Why the sudden Conservative interest in minimum wage?

I noted yesterday my concern that the UK’s “economic recovery” is a dangerous illusion, and worse still that this illusion was being deliberately politically motivated. Perhaps I’m just cynical?

It is hard to be otherwise, however, about the Chancellor’s sudden conversion to raising the minimum wage beyond inflation.

To be clear, there is a Conservative argument for raising the minimum wage. It is fairly straightforward – if you want to make work pay (a fundamental aspect of welfare reform), then you have to ensure pay is high enough. A minimum wage of £6.80 would increase the differentiation between working and not working (albeit, frankly, relatively marginally).

However, crude politics is the main reason. By buying into a rise in the minimum wage, regardless of whether it is economically sensible, the Conservatives can trump another aspect of Labour’s election campaign.

What next – a reversal of the hated “Bedroom Tax”?! Don’t bet against it…


7 thoughts on “Why the sudden Conservative interest in minimum wage?

  1. The Listner says:

    Oh you cynic you!!

  2. Man spider says:

    What Tory position would make you rejoin?

    • None at all.

      Although I think the North Down Association deserves every success, my time in the party proved I’m just not one.

      It’s not so much a matter of policy as priority.

      For the record, I think a minimum wage of £7 may, on balance, prove a good thing for NI.

  3. Alan castle says:

    Ian, I really wonder what land you are on, i say reduce the minimum wage…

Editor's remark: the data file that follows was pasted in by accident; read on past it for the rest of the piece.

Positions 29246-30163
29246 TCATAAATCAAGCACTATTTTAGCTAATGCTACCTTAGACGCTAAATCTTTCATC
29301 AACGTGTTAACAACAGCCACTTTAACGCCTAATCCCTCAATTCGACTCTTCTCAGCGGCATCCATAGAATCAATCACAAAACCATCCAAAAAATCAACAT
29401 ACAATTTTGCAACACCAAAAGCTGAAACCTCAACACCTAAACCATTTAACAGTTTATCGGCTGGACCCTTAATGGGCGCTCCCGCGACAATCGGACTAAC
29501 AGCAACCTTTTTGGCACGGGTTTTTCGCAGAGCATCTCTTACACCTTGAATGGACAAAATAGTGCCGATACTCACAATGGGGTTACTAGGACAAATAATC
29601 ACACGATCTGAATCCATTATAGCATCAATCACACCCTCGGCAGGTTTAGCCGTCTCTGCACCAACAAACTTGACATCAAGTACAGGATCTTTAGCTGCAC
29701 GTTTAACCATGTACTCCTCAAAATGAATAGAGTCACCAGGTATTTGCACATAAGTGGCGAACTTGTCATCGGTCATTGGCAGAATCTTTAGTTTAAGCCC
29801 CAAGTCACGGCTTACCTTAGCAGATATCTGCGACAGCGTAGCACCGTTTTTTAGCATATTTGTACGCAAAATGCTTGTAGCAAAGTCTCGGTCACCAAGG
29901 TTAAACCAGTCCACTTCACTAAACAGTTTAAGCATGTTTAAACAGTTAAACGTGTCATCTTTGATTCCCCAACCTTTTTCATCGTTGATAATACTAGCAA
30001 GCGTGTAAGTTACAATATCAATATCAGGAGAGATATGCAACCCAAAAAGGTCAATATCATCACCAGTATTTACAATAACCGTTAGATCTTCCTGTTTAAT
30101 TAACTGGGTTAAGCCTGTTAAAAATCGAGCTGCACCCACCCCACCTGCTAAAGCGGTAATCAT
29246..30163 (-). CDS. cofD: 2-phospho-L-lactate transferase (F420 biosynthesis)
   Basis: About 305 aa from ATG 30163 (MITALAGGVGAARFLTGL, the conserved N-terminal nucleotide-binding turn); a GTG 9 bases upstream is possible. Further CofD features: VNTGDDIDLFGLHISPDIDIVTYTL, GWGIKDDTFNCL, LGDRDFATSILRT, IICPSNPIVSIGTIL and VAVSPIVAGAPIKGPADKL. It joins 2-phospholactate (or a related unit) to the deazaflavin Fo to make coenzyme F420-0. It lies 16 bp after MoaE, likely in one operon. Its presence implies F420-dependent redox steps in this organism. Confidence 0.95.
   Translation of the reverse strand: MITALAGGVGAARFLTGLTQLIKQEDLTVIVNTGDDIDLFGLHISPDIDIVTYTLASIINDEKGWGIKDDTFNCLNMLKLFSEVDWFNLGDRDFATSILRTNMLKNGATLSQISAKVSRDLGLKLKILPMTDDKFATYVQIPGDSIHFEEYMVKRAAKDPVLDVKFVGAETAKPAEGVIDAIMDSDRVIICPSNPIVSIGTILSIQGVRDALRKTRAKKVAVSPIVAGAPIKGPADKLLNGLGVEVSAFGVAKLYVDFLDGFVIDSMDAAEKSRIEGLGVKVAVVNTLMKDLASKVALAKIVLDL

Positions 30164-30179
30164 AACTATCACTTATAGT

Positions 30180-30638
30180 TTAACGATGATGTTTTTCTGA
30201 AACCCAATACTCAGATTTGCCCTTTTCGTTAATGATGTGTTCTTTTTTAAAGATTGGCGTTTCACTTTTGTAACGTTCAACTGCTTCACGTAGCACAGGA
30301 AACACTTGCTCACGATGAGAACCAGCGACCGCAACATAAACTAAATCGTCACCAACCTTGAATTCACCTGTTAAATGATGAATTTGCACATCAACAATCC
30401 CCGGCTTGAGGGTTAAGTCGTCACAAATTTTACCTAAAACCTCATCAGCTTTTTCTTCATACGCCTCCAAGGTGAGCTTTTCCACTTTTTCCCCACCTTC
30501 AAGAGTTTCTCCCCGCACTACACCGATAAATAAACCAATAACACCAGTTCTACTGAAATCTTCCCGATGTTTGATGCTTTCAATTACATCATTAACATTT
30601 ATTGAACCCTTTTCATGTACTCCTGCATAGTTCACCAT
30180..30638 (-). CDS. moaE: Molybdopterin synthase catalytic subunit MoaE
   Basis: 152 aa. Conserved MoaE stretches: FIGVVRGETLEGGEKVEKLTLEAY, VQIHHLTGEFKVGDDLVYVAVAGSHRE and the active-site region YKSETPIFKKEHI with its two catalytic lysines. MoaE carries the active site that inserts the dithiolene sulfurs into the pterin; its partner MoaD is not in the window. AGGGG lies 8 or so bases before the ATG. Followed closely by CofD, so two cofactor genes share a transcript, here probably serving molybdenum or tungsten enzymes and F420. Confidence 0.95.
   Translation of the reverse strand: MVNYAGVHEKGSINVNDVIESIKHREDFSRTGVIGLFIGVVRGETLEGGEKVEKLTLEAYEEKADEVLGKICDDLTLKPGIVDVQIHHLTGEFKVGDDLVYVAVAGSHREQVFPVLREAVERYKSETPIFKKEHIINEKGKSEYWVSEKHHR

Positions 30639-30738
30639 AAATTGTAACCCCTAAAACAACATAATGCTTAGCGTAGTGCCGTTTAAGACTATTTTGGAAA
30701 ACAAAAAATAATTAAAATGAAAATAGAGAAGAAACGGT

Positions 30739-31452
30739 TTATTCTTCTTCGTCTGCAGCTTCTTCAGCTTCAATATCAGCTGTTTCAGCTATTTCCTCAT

You don’t employ staff do you? If you did you would know how hard it is to pay above minimum wage, none of my staff want to be on minimum so we pay more just to make sure they don’t say they are on that, 7.00 an hour to me is an approximate 125,000 more turnover to pay the extra wages alone, never mind taxation and vat from trying to earn that 125,000 pounds
    Do your sums…you have no clue

    • Firstly, read the article. It doesn’t advocate a particular rate, merely explains why the Conservatives are doing so.

      That said, perhaps if you paid staff better you could get away with fewer and would spend less time in court?!

      It is possible that £7 will see bad businesses go to the wall, leaving good businesses to thrive. Hence it *may*, only may, be a good thing.

      But £7 is coming whether it’s a good or a bad thing. Be prepared.

  4. Monkfish says:

    Is it true that the Alliance Party’s policy on the minimum wage is to average the minimum wage in GB and ROI and pay that figure per hour in Northern Ireland?

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